AAA: Pennsylvania Gas Prices Increase as Regional States Begin to Re-Open

JEFFERSON CO., Pa. – The average price of gasoline across Western Pennsylvania is three cents higher this week at $2.106 per gallon, according to AAA East Central’s Gas Price Report.

Jefferson County drivers are paying an average of $2.076 per gallon for regular unleaded gasoline. In Clarion County, the standard price is $2.074. The average in Clearfield County is $2.100.

The Mid-Atlantic and Northeast region is seeing the least volatility in the country at the pump. On the week, gas prices increased or decreased no more than two cents, except in West Virginia (+6 cents), Maine (+6 cents) and North Carolina (+3 cents). All state gas price averages in the region are as much as 15 cents cheaper on the month and over a dollar less on the year.

At the start of this week, averages range from $1.67 in North Carolina to $2.18 in Washington, D.C.

For a second week, the Energy Information Administration (EIA) reports a draw in gasoline stocks in the region. For the week ending May 1, stocks dipped by nearly 2 million barrels to fall to 70.8 million. Regional refinery rates continue to increase too, up to 50%. Small gas price fluctuations are the likely trend motorists can expect to see in the week ahead.

This week’s average prices: Western Pennsylvania Average $2.106
Average price during the week of May 4, 2020 $2.070
Average price during the week of May 13, 2019 $3.085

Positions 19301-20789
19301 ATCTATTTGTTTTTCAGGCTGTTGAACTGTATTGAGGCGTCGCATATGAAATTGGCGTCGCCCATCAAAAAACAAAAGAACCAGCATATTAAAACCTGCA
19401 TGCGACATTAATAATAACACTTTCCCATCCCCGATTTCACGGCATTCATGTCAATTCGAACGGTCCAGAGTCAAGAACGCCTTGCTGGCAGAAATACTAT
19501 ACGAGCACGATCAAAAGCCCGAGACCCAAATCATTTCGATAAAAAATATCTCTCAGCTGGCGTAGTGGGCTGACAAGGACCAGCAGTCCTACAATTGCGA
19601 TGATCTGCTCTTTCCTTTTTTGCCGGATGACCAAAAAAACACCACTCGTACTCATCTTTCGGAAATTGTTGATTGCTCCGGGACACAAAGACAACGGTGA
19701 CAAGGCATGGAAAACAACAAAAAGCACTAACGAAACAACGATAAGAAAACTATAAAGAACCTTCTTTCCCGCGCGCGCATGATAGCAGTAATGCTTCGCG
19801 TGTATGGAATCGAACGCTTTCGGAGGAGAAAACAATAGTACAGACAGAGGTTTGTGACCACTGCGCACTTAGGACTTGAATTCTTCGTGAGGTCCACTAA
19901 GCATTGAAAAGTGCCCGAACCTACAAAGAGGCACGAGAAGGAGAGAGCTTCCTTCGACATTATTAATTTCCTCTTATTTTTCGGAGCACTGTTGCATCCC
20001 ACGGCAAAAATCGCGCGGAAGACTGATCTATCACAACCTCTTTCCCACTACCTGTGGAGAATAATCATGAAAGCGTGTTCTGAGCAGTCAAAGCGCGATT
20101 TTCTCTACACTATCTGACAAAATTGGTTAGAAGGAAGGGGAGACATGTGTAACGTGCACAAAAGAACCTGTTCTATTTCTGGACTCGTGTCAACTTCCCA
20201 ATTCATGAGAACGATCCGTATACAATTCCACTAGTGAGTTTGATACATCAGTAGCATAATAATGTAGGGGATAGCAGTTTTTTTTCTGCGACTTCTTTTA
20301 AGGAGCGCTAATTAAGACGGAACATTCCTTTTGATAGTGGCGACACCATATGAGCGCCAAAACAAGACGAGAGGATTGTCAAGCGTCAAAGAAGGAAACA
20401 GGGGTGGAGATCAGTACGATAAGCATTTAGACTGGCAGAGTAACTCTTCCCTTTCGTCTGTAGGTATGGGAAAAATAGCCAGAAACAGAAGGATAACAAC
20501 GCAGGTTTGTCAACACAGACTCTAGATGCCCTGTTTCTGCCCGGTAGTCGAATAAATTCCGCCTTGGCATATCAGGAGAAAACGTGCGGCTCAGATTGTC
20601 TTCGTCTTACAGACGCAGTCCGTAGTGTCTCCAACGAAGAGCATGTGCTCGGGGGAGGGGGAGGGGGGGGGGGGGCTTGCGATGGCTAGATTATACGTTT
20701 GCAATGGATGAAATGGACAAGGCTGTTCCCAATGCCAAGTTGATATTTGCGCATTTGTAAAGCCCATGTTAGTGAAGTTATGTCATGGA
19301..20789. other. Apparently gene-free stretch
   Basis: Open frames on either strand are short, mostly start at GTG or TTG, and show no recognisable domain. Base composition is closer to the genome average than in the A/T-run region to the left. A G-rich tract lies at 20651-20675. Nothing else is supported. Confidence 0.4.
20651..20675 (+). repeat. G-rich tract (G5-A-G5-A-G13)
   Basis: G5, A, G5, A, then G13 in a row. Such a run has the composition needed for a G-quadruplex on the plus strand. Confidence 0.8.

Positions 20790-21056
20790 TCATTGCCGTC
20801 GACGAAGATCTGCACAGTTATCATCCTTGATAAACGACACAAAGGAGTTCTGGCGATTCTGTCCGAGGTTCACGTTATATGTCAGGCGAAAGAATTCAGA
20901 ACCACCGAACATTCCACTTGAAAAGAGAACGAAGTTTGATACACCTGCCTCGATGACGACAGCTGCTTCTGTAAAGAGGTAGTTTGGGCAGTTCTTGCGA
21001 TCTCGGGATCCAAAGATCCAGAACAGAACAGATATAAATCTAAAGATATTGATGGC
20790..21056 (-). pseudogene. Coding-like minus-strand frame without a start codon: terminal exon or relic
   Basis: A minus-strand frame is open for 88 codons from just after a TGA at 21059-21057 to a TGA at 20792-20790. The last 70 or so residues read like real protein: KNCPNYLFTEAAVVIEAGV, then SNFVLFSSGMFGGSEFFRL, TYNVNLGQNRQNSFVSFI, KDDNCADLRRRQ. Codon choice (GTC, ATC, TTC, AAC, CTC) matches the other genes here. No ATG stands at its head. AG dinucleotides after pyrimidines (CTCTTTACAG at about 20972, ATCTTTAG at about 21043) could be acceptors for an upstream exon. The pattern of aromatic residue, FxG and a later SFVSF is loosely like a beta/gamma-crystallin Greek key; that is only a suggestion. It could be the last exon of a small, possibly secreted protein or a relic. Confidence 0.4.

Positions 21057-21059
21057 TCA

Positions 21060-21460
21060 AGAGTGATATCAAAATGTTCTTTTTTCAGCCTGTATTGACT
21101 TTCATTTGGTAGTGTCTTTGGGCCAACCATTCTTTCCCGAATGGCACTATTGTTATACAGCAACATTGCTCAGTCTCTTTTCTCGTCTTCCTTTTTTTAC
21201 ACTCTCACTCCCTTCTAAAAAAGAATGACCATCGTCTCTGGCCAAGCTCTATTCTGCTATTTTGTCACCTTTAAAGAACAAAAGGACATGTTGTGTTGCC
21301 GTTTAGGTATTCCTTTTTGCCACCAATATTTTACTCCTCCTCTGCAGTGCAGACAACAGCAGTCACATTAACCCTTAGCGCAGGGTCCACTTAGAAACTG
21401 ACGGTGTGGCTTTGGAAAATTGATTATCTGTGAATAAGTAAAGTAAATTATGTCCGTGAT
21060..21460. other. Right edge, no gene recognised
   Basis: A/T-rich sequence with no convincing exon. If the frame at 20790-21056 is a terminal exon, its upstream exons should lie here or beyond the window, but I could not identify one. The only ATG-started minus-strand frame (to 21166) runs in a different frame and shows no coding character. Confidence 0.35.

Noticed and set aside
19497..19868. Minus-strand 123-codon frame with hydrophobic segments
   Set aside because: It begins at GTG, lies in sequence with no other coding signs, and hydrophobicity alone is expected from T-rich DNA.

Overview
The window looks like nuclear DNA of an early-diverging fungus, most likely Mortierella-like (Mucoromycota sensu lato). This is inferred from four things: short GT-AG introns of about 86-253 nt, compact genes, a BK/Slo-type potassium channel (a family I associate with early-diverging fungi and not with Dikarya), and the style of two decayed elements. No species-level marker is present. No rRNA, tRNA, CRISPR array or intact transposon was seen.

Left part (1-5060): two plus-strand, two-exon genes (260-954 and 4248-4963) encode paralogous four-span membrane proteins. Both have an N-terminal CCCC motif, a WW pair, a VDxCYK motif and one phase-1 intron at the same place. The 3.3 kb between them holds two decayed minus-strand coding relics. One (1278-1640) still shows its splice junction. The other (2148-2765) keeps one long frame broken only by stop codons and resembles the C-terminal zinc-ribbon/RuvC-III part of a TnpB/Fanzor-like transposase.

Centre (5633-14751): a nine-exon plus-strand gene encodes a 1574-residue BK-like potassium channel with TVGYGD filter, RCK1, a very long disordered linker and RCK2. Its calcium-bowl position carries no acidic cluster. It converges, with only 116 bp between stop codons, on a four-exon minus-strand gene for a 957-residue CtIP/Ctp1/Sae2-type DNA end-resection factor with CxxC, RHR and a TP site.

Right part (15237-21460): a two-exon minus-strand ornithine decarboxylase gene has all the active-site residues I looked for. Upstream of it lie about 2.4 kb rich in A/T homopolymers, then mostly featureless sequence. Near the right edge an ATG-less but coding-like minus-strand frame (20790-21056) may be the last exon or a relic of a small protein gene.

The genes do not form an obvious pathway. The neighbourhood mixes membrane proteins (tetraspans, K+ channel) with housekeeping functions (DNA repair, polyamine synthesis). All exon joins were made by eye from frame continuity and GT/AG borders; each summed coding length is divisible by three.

The average price of unleaded self-serve gasoline in various areas:

$2.079 Altoona
$2.181 Beaver
$2.128 Bradford
$2.076 Brookville
$2.062 Butler
$2.074 Clarion
$2.100 DuBois
$2.077 Erie
$2.145 Greensburg
$2.091 Indiana
$2.162 Jeannette
$2.052 Kittanning
$2.099 Latrobe
$2.069 Meadville
$2.074 Mercer
$1.966 New Castle
$2.175 New Kensington
$2.099 Oil City
$2.175 Pittsburgh
$2.052 Sharon
$2.180 Uniontown
$2.159 Warren
$2.169 Washington

On the National Front

The national gas price average is six cents more expensive on the week at $1.84, but still three cents cheaper on the month and $1.02 less on the year. Regardless of the national increase, 40 states still have averages of $2.00 or less per gallon. Pump prices are fluctuating throughout the country as demand increases and gasoline stocks decrease.

The EIA’s latest data report showed demand for gasoline increased by 800,000 barrels-per-day to 6.7 million last week, which is 3.2 million b/d less than last year at this time. As more states re-open to business, gas demand is expected to continue to grow, leading pump prices to continue their increase.

At the end of Friday’s formal trading session, West Texas Intermediate increased by $1.19 to settle at $24.74 per barrel. Crude prices increased last week amid growing market optimism that crude demand is rebounding. For this week, crude prices may continue to rise if the market believes that crude oil inventories are beginning to rebalance. However, if crude storage levels continue to increase, crude prices could decline if the market continues to worry that the global market is oversupplied.

Motorists can find current gas prices nationwide, statewide, and countywide at

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